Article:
Past medical history of the patient was significant for recurrent respiratory tract infections since childhood; many of these episodes were associated with otitis media without perforation of the tympanic membrane. She had visited multiple doctors in the past few years and had been treated for tuberculosis up to three times in the past for a total of twenty four months in addition to receiving multiple courses of antibiotics. Her sputum smears and cultures for acid fast bacilli had not been positive. Her past history was negative for signs and symptoms of malabsorption, recurrent cutaneous infections or regular nasal drip. She had a history of primary amenorrhea at the time of initial presentation to us. She weighed 41 kg and her body mass index was 19.5 kg/m2 at that time.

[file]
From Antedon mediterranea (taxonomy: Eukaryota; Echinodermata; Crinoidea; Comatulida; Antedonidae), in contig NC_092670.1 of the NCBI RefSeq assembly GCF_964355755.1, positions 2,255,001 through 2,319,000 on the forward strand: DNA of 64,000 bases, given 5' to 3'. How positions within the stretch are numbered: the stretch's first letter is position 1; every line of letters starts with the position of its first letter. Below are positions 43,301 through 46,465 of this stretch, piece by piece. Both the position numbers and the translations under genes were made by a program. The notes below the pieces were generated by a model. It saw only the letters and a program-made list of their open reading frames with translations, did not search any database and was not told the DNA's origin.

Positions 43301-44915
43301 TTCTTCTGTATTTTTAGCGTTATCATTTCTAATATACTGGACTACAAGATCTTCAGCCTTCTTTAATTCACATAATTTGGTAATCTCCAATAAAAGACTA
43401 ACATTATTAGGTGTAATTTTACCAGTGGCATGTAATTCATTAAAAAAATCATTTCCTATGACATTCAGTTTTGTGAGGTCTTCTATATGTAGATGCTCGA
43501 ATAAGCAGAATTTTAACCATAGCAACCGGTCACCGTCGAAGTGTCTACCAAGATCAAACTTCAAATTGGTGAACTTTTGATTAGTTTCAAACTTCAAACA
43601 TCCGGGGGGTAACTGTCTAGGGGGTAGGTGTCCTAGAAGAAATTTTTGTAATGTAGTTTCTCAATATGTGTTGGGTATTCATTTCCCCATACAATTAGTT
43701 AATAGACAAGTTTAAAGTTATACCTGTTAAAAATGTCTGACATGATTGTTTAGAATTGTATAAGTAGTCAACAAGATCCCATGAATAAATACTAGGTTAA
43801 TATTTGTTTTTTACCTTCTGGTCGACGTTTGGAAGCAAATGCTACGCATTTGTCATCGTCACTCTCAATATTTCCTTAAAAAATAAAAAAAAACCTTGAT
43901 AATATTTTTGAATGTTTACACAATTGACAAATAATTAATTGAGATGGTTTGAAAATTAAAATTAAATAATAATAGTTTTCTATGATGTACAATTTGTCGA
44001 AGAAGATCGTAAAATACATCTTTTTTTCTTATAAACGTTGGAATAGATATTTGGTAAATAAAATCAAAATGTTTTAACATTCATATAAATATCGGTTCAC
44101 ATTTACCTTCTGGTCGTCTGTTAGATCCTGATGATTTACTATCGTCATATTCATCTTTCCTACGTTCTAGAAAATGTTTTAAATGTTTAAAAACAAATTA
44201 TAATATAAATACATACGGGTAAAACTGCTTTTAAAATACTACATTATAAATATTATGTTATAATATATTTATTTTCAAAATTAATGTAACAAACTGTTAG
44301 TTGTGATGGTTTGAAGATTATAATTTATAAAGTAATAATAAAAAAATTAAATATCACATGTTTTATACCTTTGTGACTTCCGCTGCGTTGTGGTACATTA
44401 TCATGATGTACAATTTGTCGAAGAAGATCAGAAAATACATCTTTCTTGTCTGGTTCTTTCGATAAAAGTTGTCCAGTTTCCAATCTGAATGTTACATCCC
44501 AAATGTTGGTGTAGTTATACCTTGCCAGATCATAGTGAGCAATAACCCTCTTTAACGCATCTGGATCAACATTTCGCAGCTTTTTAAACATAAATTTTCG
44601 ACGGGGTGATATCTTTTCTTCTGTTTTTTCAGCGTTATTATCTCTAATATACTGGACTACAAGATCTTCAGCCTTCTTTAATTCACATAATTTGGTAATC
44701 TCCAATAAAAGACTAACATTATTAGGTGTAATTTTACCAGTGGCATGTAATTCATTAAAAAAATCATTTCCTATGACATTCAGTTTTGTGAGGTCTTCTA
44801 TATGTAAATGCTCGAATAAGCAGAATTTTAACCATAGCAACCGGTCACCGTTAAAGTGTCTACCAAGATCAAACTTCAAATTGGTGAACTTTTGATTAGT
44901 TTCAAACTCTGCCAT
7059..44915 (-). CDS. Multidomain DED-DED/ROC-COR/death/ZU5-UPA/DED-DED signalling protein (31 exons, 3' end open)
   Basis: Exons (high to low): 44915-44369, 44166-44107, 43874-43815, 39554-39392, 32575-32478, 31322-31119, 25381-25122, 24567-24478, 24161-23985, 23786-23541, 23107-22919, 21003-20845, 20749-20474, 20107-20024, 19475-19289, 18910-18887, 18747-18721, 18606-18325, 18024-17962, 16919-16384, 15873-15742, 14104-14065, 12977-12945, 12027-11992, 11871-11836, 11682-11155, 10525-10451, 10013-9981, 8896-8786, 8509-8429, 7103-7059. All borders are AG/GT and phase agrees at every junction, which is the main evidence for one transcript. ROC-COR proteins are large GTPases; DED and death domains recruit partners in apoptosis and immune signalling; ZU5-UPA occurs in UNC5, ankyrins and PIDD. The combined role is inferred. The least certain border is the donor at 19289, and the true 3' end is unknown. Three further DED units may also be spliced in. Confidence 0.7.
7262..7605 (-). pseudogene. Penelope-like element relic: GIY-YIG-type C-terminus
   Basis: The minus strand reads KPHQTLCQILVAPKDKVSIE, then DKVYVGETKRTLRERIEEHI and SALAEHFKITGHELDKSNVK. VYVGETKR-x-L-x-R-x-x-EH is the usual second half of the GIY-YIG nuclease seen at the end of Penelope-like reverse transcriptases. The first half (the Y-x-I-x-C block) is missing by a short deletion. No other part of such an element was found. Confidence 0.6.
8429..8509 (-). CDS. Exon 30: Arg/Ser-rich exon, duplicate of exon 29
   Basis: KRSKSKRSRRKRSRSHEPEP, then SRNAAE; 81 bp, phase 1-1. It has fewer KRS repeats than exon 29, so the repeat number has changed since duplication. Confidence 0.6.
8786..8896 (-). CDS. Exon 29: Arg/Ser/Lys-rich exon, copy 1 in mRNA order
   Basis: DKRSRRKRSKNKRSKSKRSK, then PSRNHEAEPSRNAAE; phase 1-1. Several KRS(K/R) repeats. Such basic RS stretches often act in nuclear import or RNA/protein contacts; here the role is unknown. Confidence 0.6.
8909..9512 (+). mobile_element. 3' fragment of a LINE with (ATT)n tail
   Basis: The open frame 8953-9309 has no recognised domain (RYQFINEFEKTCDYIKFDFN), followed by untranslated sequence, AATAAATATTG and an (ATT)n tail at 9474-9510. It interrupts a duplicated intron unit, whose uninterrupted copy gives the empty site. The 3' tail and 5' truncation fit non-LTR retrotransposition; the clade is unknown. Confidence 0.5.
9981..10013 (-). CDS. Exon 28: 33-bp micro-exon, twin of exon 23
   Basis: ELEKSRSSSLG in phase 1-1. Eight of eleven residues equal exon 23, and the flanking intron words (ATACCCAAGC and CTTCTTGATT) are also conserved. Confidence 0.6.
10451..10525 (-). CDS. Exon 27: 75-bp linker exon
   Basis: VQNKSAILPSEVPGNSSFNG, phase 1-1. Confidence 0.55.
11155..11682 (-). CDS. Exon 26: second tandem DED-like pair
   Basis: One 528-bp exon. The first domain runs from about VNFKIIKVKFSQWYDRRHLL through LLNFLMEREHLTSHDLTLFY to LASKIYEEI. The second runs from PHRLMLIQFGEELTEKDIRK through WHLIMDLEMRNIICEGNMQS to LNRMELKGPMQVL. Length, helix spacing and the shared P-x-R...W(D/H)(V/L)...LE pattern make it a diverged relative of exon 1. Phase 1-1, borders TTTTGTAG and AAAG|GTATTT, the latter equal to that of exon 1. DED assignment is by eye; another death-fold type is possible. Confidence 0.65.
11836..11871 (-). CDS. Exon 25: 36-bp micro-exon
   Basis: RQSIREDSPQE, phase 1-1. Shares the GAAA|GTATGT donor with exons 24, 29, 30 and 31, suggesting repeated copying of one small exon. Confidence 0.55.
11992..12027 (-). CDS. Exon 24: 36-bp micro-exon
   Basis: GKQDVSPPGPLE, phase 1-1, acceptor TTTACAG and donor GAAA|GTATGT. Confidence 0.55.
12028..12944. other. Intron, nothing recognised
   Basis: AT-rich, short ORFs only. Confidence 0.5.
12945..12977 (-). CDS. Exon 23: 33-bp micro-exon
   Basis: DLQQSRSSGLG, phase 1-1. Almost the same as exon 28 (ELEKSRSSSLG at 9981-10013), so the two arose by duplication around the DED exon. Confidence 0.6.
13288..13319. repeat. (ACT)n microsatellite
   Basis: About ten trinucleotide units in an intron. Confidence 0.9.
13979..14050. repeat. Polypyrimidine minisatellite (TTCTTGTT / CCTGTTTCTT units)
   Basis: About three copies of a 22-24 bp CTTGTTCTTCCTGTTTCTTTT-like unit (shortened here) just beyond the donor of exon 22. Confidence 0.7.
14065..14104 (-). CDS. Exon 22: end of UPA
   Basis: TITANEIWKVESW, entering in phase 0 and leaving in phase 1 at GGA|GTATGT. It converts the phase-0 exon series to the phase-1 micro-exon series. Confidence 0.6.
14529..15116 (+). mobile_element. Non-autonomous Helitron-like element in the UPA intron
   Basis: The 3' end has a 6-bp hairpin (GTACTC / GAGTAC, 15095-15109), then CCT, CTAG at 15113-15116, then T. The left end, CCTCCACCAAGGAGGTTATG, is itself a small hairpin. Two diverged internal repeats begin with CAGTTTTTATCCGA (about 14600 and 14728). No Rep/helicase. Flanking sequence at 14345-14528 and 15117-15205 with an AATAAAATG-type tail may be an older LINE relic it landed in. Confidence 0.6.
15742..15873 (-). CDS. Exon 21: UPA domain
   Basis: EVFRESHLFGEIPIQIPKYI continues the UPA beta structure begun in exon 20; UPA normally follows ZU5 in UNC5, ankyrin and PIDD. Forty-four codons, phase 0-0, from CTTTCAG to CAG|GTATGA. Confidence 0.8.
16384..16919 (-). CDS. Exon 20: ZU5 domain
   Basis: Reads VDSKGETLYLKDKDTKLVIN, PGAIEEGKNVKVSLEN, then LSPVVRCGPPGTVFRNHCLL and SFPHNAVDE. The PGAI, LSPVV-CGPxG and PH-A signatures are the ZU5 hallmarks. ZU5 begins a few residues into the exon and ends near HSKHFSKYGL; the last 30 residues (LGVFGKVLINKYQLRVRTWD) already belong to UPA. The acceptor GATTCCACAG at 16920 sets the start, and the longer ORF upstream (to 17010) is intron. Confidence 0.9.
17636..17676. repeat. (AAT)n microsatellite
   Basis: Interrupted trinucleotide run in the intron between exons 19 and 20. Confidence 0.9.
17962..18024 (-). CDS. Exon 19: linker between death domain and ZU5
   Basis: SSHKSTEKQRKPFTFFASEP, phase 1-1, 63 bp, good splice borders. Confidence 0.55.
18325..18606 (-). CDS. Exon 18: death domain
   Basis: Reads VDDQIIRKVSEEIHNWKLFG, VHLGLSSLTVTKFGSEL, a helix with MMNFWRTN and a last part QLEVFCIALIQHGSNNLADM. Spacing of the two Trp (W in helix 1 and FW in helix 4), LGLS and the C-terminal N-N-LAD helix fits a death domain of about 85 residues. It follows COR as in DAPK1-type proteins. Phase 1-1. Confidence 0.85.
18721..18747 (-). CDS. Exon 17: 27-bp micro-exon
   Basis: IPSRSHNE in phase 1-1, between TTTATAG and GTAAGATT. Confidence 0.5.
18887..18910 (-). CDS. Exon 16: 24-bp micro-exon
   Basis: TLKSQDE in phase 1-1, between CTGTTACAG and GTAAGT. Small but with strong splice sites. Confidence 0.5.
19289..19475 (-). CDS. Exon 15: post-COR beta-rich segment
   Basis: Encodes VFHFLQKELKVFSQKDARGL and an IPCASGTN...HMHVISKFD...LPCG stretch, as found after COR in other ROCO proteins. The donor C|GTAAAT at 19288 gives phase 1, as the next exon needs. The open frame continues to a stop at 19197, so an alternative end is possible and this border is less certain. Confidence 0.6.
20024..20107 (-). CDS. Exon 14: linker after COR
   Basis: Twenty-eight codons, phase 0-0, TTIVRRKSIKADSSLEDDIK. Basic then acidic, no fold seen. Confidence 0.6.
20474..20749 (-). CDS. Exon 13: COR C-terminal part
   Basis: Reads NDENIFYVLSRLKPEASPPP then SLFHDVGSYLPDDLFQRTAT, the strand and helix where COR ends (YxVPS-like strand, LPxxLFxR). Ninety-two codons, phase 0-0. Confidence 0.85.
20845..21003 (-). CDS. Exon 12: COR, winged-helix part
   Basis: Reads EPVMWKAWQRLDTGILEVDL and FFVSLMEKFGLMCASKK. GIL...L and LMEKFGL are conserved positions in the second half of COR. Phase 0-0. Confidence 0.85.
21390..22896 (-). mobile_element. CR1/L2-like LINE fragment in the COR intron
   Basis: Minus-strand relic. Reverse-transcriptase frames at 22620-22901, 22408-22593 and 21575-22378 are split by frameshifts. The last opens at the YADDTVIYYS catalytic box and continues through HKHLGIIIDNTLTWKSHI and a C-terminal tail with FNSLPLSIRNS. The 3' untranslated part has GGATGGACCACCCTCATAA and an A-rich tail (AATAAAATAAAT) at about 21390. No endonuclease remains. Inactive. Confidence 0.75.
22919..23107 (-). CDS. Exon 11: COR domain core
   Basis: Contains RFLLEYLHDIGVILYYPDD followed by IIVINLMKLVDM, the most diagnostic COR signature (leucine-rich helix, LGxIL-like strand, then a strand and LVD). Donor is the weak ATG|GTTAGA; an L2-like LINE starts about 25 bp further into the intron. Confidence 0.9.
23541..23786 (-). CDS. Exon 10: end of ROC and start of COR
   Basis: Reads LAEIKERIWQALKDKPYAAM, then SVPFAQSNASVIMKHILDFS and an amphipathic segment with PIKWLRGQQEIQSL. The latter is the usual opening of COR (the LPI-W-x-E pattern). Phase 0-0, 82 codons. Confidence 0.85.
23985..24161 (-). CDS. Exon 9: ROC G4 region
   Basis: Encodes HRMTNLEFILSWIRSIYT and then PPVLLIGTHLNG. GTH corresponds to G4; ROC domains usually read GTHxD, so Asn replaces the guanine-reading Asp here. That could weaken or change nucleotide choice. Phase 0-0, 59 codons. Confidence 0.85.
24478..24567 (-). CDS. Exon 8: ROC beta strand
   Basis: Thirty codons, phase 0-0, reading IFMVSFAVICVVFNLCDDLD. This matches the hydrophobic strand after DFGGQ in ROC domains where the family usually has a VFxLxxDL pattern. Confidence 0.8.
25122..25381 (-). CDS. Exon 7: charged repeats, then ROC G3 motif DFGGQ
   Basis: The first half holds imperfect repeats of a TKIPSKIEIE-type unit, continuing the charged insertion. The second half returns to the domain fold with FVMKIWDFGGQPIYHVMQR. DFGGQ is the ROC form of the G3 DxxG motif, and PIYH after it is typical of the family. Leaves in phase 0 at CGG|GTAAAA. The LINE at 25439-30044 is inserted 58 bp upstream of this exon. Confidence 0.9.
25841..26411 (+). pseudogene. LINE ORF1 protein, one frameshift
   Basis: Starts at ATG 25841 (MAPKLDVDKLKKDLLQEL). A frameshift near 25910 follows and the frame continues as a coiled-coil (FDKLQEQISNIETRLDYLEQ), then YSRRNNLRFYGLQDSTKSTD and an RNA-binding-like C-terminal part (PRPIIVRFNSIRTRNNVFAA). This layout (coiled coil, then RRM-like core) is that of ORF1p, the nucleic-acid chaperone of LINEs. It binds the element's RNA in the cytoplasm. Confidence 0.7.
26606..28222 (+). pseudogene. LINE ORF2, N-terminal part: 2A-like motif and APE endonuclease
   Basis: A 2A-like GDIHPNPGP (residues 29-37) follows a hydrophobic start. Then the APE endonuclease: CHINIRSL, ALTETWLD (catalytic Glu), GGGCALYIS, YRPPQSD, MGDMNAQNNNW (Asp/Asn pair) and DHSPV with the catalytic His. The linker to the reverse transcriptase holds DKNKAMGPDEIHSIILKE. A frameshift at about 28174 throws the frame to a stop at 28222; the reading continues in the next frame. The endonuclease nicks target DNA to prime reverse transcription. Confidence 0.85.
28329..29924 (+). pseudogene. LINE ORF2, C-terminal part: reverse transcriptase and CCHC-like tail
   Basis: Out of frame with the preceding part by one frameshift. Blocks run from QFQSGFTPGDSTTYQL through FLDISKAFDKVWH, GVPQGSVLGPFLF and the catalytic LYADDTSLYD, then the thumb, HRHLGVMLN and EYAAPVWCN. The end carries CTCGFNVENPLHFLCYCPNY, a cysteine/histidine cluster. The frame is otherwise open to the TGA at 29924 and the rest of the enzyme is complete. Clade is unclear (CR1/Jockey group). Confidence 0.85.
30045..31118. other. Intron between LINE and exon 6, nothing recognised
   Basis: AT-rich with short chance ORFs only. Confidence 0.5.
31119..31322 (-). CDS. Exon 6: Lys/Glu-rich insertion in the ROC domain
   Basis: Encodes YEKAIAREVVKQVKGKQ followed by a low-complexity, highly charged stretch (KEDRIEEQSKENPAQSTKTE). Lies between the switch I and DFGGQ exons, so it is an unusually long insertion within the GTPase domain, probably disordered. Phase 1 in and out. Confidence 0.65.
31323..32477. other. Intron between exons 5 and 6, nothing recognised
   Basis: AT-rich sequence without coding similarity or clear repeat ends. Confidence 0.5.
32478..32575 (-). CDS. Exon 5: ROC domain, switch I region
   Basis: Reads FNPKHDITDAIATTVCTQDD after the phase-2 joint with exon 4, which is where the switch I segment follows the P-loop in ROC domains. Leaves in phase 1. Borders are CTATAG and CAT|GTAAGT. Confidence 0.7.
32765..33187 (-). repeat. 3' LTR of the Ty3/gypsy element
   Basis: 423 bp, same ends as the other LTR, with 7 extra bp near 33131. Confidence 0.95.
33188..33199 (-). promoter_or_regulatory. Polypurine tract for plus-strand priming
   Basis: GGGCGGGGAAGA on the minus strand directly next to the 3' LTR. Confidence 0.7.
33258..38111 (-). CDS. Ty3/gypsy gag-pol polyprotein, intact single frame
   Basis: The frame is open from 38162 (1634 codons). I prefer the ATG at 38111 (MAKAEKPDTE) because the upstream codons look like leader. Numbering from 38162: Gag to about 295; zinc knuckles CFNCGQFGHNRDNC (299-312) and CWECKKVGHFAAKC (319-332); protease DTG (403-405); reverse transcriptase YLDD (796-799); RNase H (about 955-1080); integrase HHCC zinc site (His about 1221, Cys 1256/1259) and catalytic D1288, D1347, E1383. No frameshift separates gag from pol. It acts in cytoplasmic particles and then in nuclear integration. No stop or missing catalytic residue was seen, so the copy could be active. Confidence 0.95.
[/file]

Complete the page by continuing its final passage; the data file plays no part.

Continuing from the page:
After an uneventful discharge from the hospital for the bronchopneumonia, the patient was followed up on an out-patient basis for further workup. In view of the history of recurrent infections, the possibility of bronchiectasis secondary to a variety of underlying pathologies such as post-infection, immunodeficiency syndromes or ciliary dyskinesia disorders was considered. Cystic fibrosis was also an important consideration. There was no history of consanguineous marriage in her parents. Computed tomography scan obtained at that time didn't show features of bronchiectasis. Her sweat chloride test was done as part of the workup. Chemical analysis of a 58 mg sweat sample from the patient showed a result of 22 mmol/L. Her blood analysis for immunoglobulins were performed next, showing a deficiency of IgA, IgG subclass 2 and 4 while her IgE and IgM levels were all normal.